Source code for mizani.scale

"""
According to *On the theory of scales of measurement* by **S.S. Stevens**,
scales can be classified in four ways -- *norminal*, *ordinal*,
*interval* and *ratio*. Using current(2016) terminology, *norminal* data
is made up of unordered categories, *ordinal* data is made up of ordered
categories and the two can be classified as *discrete*. On the other hand
both *interval* and *ratio* data are *continuous*.

The scale classes below show how the rest of the Mizani package can be
used to implement the two categories of scales. The key tasks are
*training* and *mapping* and these correspond to the **train** and
**map** methods.

To train a scale on data means, to make the scale learn the limits of
the data. This is elaborate (or worthy of a dedicated method) for two
reasons:

    - *Practical* -- data may be split up across more than one object,
      yet all will be represented by a single scale.
    - *Conceptual* -- training is a key action that may need to be inserted
      into multiple locations of the data processing pipeline before a
      graphic can be created.

To map data onto a scale means, to associate data values with
values(potential readings) on a scale. This is perhaps the most important
concept unpinning a scale.

The **apply** methods are simple examples of how to put it all together.
"""
import numpy as np
import pandas as pd
import pandas.api.types as pdtypes

from .bounds import censor, rescale
from .utils import CONTINUOUS_KINDS, DISCRETE_KINDS, min_max, match
from .utils import multitype_sort


__all__ = ['scale_continuous', 'scale_discrete']


[docs]class scale_continuous: """ Continuous scale """
[docs] @classmethod def apply(cls, x, palette, na_value=None, trans=None): """ Scale data continuously Parameters ---------- x : array_like Continuous values to scale palette : callable ``f(x)`` Palette to use na_value : object Value to use for missing values. trans : trans How to transform the data before scaling. If ``None``, no transformation is done. Returns ------- out : array_like Scaled values """ if trans is not None: x = trans.transform(x) limits = cls.train(x) return cls.map(x, palette, limits, na_value)
[docs] @classmethod def train(cls, new_data, old=None): """ Train a continuous scale Parameters ---------- new_data : array_like New values old : array_like Old range. Most likely a tuple of length 2. Returns ------- out : tuple Limits(range) of the scale """ if not len(new_data): return old if not hasattr(new_data, 'dtype'): new_data = np.asarray(new_data) if new_data.dtype.kind not in CONTINUOUS_KINDS: raise TypeError( "Discrete value supplied to continuous scale") if old is not None: new_data = np.hstack([new_data, old]) return min_max(new_data, na_rm=True, finite=True)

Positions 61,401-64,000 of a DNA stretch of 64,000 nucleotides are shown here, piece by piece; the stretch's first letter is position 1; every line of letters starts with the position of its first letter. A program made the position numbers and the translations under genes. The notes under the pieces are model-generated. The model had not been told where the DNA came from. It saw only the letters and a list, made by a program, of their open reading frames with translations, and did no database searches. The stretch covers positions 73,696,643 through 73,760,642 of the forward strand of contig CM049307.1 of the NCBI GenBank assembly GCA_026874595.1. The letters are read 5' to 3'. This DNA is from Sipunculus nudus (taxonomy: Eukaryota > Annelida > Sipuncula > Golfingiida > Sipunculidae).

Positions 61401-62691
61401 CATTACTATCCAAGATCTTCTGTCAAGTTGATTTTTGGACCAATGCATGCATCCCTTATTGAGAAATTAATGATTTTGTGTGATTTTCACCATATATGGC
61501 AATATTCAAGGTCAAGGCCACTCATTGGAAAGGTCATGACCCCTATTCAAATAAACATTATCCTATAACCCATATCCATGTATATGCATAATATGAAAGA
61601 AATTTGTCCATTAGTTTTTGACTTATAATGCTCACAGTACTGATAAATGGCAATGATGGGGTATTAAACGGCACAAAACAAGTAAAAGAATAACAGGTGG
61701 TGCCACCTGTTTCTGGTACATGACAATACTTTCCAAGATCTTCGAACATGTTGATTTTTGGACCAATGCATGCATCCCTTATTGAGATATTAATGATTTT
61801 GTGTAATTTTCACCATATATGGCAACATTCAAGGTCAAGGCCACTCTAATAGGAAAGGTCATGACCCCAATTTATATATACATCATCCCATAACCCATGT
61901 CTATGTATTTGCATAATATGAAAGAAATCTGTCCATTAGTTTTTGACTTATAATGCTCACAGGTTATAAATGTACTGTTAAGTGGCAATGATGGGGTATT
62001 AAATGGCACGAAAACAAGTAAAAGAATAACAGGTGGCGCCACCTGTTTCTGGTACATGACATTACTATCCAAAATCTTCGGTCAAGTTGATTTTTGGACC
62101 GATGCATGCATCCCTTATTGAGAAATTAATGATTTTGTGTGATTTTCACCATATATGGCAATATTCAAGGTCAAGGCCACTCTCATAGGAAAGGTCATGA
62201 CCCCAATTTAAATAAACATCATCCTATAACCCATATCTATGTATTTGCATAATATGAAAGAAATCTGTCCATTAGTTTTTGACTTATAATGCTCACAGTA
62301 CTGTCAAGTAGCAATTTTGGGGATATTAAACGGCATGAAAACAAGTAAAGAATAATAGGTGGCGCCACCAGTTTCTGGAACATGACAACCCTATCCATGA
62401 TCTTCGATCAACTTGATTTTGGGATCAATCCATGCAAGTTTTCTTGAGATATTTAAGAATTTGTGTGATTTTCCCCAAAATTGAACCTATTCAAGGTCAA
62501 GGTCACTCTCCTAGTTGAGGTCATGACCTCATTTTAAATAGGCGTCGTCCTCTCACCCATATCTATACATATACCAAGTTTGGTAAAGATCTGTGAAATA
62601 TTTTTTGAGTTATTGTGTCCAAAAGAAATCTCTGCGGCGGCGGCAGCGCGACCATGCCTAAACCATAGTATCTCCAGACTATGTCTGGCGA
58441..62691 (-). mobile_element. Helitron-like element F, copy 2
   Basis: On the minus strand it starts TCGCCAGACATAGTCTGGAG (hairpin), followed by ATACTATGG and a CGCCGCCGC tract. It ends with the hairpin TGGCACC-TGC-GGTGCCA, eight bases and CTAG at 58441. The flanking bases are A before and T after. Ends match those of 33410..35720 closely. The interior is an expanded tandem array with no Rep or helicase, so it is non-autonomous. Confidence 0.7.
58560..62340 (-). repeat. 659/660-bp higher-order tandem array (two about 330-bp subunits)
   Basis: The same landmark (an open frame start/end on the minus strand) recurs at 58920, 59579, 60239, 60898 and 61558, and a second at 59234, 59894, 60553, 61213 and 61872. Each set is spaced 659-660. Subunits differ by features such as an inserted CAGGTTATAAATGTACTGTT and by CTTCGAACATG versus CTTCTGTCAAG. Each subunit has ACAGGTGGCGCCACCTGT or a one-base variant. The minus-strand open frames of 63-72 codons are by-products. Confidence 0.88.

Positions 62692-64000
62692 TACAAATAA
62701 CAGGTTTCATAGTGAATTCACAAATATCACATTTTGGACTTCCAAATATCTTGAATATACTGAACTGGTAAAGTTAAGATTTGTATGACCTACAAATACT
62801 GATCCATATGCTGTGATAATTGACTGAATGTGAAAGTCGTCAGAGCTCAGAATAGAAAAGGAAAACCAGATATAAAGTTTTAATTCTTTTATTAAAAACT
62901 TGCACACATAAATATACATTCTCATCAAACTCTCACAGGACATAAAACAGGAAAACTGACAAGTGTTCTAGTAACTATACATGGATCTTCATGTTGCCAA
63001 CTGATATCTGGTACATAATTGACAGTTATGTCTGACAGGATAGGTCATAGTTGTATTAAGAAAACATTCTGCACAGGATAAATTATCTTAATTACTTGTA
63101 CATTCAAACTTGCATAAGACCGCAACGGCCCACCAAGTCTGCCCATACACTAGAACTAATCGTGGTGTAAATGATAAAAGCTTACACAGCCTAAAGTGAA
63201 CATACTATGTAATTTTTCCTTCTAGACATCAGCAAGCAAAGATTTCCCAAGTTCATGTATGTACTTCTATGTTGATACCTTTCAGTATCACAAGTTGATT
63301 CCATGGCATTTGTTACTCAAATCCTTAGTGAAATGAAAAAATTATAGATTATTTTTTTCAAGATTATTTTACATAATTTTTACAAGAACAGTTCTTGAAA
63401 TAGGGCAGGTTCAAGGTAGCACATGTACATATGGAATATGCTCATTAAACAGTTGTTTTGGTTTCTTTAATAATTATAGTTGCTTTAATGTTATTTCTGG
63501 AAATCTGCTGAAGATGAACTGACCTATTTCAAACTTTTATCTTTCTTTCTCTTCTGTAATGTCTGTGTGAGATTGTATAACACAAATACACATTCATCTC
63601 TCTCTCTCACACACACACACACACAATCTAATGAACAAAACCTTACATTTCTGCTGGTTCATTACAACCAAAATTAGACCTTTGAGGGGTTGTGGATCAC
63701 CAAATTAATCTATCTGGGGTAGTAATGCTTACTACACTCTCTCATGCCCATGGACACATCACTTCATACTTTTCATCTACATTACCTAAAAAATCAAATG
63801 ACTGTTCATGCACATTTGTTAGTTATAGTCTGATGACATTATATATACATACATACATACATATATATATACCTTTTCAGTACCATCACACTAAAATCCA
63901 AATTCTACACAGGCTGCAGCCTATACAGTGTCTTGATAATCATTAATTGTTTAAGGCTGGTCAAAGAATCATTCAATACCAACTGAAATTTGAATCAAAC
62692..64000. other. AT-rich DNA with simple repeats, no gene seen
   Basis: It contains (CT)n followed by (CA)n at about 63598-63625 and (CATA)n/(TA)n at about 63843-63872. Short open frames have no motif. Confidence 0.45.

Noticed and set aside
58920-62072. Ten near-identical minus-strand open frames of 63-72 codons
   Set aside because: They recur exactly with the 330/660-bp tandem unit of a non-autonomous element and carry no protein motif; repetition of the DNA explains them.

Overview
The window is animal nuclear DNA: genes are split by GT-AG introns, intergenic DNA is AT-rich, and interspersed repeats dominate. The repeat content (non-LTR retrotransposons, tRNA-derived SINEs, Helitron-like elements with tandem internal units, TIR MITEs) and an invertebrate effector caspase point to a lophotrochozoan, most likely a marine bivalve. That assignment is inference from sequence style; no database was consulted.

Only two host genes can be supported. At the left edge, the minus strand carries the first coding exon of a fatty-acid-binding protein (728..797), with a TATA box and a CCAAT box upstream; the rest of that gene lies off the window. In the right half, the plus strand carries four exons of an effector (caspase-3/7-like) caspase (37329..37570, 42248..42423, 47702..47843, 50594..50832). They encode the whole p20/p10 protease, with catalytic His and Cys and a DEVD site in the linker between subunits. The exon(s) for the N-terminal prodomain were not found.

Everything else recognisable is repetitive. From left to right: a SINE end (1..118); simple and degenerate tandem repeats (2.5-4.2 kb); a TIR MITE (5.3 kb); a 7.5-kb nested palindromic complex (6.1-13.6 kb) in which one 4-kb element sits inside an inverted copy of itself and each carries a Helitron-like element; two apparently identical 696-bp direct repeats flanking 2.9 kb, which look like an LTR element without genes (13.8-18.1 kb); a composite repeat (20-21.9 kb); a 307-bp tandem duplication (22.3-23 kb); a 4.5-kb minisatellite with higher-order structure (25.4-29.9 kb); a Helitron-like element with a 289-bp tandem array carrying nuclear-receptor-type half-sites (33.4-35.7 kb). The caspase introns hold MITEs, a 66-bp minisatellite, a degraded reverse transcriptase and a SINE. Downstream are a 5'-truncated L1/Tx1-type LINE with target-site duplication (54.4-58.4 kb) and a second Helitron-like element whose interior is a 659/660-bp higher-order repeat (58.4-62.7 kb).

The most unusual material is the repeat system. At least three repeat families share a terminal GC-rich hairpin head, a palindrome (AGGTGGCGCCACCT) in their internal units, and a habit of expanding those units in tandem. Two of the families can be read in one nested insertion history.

[docs] @classmethod def map(cls, x, palette, limits, na_value=None, oob=censor): """ Map values to a continuous palette Parameters ---------- x : array_like Continuous values to scale palette : callable ``f(x)`` palette to use na_value : object Value to use for missing values. oob : callable ``f(x)`` Function to deal with values that are beyond the limits Returns ------- out : array_like Values mapped onto a palette """ x = oob(rescale(x, _from=limits)) pal = palette(x) try: pal[pd.isnull(x)] = na_value except TypeError: pal = [v if not pd.isnull(v) else na_value for v in pal] return pal
[docs]class scale_discrete: """ Discrete scale """
[docs] @classmethod def apply(cls, x, palette, na_value=None): """ Scale data discretely Parameters ---------- x : array_like Discrete values to scale palette : callable ``f(x)`` Palette to use na_value : object Value to use for missing values. Returns ------- out : array_like Scaled values """ limits = cls.train(x) return cls.map(x, palette, limits, na_value)
[docs] @classmethod def train(cls, new_data, old=None, drop=False, na_rm=False): """ Train a continuous scale Parameters ---------- new_data : array_like New values old : array_like Old range. List of values known to the scale. drop : bool Whether to drop(not include) unused categories na_rm : bool If ``True``, remove missing values. Missing values are either ``NaN`` or ``None``. Returns ------- out : list Values covered by the scale """ if not len(new_data): return old if old is None: old = [] # Get the missing values (NaN & Nones) locations and remove them nan_bool_idx = pd.isnull(new_data) has_na = np.any(nan_bool_idx) if not hasattr(new_data, 'dtype'): new_data = np.asarray(new_data) new_data = new_data[~nan_bool_idx] if new_data.dtype.kind not in DISCRETE_KINDS: raise TypeError( "Continuous value supplied to discrete scale") # Train i.e. get the new values if pdtypes.is_categorical_dtype(new_data): try: new = list(new_data.cat.categories) # series except AttributeError: new = list(new_data.categories) # plain categorical if drop: present = set(new_data.drop_duplicates()) new = [i for i in new if i in present] else: try: new = np.unique(new_data) new.sort() except TypeError: # new_data probably has nans and other types new = list(set(new_data)) new = multitype_sort(new) # Add nan if required if has_na and not na_rm: new = np.hstack([new, np.nan]) # update old old_set = set(old) return list(old) + [i for i in new if (i not in old_set)]
[docs] @classmethod def map(cls, x, palette, limits, na_value=None): """ Map values to a discrete palette Parameters ---------- palette : callable ``f(x)`` palette to use x : array_like Continuous values to scale na_value : object Value to use for missing values. Returns ------- out : array_like Values mapped onto a palette """ n = len(limits) pal = palette(n)[match(x, limits)] try: pal[pd.isnull(x)] = na_value except TypeError: pal = [v if not pd.isnull(v) else na_value for v in pal] return pal